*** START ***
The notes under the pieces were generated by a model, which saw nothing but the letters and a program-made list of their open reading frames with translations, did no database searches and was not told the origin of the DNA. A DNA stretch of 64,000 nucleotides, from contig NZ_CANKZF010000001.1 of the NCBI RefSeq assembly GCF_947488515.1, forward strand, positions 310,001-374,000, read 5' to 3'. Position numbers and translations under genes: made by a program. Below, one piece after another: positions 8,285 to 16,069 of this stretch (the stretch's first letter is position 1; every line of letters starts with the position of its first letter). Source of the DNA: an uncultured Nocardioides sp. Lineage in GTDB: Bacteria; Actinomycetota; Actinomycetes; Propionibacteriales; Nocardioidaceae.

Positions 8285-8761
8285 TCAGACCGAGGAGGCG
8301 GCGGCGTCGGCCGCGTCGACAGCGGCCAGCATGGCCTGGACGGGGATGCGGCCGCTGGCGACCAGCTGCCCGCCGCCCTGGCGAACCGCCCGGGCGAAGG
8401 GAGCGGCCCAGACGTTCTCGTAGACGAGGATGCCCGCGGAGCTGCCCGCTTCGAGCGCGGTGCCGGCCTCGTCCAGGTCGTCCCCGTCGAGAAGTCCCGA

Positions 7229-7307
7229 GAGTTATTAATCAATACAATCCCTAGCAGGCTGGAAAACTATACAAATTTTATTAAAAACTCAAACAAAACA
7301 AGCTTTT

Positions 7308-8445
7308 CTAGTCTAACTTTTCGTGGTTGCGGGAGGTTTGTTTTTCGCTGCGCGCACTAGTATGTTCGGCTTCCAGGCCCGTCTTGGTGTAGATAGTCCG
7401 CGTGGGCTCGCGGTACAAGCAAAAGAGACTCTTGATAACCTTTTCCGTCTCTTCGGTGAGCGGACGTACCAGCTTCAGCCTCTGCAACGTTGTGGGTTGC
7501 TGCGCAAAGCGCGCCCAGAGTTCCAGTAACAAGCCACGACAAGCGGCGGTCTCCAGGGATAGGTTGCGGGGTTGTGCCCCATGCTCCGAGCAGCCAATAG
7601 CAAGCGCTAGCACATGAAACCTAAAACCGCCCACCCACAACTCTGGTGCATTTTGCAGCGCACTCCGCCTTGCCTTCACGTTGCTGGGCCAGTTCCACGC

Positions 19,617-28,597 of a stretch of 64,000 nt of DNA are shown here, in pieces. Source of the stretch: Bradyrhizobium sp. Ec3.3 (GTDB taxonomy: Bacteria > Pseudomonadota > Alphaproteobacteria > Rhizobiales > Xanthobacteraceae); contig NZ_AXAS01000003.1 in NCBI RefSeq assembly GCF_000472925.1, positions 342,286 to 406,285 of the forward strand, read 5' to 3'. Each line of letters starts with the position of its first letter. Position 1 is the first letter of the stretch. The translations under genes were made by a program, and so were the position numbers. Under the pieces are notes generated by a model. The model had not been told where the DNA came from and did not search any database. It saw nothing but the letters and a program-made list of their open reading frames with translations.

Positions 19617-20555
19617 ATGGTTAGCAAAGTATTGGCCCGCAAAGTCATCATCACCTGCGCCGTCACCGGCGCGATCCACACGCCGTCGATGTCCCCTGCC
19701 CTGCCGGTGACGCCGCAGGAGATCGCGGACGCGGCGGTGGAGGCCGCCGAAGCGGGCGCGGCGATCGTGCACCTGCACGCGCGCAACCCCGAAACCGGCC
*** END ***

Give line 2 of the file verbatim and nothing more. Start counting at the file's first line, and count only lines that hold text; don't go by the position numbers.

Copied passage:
Positions 8285-8761